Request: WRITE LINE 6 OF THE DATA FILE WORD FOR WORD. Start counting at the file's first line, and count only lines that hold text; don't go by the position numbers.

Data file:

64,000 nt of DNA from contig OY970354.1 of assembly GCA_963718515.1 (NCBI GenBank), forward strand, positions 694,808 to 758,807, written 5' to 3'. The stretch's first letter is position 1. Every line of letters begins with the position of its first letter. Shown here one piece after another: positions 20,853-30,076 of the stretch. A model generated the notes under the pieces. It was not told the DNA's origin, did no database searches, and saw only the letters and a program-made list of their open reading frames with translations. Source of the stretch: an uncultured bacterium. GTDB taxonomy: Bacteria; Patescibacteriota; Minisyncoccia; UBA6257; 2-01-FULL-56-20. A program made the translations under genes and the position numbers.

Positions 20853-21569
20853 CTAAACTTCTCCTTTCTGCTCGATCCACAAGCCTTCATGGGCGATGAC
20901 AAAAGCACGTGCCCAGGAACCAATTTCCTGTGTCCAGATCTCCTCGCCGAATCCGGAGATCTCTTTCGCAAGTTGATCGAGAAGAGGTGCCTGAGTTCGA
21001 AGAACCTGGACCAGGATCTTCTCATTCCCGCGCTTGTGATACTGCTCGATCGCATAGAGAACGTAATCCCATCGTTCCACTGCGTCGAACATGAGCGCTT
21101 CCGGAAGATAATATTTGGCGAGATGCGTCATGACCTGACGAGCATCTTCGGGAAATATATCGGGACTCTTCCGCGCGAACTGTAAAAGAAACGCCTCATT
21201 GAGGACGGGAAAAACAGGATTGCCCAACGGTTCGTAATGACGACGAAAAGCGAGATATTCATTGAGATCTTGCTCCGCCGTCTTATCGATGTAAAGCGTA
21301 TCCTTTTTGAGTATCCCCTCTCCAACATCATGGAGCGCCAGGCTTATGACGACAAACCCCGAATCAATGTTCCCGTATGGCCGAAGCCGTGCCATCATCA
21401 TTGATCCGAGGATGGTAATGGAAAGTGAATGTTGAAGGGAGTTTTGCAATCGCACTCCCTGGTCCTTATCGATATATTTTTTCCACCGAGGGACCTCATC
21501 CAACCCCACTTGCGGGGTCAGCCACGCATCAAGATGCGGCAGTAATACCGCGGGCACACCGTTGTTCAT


21101 CCGGAAGATAATATTTGGCGAGATGCGTCATGACCTGACGAGCATCTTCGGGAAATATATCGGGACTCTTCCGCGCGAACTGTAAAAGAAACGCCTCATT